Of Particular Significance

# The Next Webpage: The Zero-Point Energy of a Cosmic Field

#### POSTED BY Matt Strassler

ON 02/16/2024

My two new webpages from earlier this week addressed the zero-point energy for the simple case of a ball on a spring and for the much richer case of a guitar string; the latter served as a warmup to today’s webpage, the third in this series, which explains the zero-point energy of a field of the universe. This subject will lead us head-first into the cosmological constant problem. As before, the article starts with a non-mathematical overview, and then obtains the results stated in the overview using pre-university math (except for one aside.) [As always, please comment if you spot typos or find some of the presentation especially confusing!]

(See the first post announcing this series for a brief summary of the hierarchy puzzle, which motivates this whole series, and for links to longer related discussions of it.)

The next webpage after this one will be an extension to today’s, covering other types of fields. That will lead us deeper into the cosmological constant problem, and begin to touch on the hierarchy puzzle.

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### 3 Responses

1. While I can follow what happens if you put a cosmological constant into the Friedmann equation, I don’t get this intuitively:

How can we understand intuitively why gravity might cause this positive energy and negative pressure to expand, opposite to what we expect gravity to do?

In a star in hydrostatic equilibrium, the positive pressure of the gas counteracts gravity and prevents contraction. Thus — intuitively but naively — one might think that reversing the sign of the pressure would make both the gravity and the pressure act in unison such that both produce contraction. Why is that thought wrong?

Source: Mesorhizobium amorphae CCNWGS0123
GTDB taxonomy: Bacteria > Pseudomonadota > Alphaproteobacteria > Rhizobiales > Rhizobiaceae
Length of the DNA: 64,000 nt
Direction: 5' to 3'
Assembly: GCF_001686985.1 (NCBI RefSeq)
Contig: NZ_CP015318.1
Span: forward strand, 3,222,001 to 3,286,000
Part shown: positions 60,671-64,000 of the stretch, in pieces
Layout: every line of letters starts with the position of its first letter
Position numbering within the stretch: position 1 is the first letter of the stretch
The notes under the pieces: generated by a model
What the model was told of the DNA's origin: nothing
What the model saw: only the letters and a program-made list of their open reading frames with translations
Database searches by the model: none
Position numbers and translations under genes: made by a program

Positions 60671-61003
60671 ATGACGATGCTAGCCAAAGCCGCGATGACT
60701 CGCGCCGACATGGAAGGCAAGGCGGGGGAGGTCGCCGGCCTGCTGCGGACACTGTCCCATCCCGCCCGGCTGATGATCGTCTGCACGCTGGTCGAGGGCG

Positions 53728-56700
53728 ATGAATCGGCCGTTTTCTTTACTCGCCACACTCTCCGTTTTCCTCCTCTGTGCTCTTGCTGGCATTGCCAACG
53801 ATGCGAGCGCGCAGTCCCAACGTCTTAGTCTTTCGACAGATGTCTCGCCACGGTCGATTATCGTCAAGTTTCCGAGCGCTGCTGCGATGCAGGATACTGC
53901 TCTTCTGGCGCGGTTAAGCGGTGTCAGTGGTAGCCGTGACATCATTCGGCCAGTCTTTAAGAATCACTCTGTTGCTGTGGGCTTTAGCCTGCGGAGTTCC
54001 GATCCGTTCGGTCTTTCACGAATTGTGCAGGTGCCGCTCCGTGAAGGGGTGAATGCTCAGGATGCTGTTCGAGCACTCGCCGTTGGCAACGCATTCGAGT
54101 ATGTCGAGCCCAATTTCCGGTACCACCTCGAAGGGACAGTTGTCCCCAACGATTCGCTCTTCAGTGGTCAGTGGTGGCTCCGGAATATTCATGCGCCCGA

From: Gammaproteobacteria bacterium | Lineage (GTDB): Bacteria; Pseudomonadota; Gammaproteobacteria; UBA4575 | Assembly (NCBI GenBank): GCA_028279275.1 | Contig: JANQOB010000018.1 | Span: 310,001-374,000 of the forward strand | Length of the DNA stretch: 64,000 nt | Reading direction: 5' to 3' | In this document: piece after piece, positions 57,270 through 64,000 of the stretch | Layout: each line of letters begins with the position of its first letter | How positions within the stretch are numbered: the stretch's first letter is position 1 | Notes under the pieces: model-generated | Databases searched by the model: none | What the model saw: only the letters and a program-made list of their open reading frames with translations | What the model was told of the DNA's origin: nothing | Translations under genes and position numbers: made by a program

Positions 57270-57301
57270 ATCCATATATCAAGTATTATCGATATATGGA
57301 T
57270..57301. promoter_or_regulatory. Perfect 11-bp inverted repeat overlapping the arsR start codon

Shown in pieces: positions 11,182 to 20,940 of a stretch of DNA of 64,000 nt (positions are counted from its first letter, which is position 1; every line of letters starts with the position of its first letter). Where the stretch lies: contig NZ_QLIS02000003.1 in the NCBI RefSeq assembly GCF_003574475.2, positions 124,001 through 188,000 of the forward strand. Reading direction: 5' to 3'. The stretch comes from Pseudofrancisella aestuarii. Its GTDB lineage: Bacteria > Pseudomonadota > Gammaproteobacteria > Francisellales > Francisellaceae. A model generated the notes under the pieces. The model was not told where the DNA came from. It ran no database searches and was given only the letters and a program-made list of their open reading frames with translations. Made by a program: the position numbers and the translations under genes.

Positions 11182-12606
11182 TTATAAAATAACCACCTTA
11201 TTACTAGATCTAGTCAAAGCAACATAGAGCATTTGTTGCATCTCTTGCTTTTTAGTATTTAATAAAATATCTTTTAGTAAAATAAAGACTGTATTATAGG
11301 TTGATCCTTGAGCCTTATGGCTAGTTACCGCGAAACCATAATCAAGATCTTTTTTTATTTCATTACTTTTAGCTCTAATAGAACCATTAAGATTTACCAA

1. Right — this is something that’s counter-intuitive, and subtle. I tried to phrase it carefully, but it’s tricky.

You’re right that positive pressure itself causes any gas to expand. But this has nothing to do with gravity at all; it’s all due to the collisions among the objects in the gas, due to various forms of electric forces. Also, you’re imagining the gas is finite in extent. In an infinite gas, the pressure would still be there, but because there’s equal pressure on all sides, it wouldn’t do anything, just as the positive pressure of the atmosphere doesn’t locally cause the air to expand. You’d only know the pressure was there if you put an empty box, with nothing in it, inside the gas; then the positive pressure of the gas outside would crush the box.

You’re also used to the idea that mass creates gravity and causes a gas to contract. You’re probably even okay with the idea that mass is a form of energy, and that it’s energy, in Einstein’s theory, that causes the gas to contract.

What you’re not used to (because it occurs neither in Newton’s gravity nor in special relativity) is that *positive pressure also creates gravity and causes a spacetime full of such a gas to contract faster.* In Einstein’s theory of gravity, high pressure gases feel more gravity than lower pressure gases, even though the non-gravitational forces reflected in the higher pressure may well be able to counteract that gravity.

That’s, of course, with the positive pressure always present in ordinary gases.

But now we come to spacetime and its negative pressure. This negative pressure is everywhere, so just like the positive pressure in an infinite gas, which has no effect in the absence of gravity, negative pressure throughout all of space has no effect in the absence of gravity. You could only tell it was there if you could place inside it a box with zero pressure inside it, in which case the negative pressure outside would blow the box apart. Unfortunately, no such box exists — this is space itself that we’re talking about, and there’s no box without space inside it. So this experiment is even hard to carry out as a thought experiment.

Now, to this essentially infinite space full of negative pressure that doesn’t have any effects — we now add Einstein’s gravity.

If we had a substance whose pressure was small and negative, then the gravitational attraction caused by the energy density would still win, and the object would contract like any gas. This is also true of a spacetime that is full of such a gas. But the larger the negative pressure, the weaker the gravitational self-attraction of hte gas. And once the pressure equals minus the energy density/3 (which makes the energy-momentum tensor traceless, incidentally), the two effects balance; such a substance feels no self-gravity. Finally, with larger negative pressure, gravity’s effect is such as to cause the substance, or the spacetime full of such a substance, to expand.

No, it’s not intuitive. But Einstein’s gravity is not Newton’s, and one has to build a new intuition to work with it.

1. Thanks for the explanation Matt.

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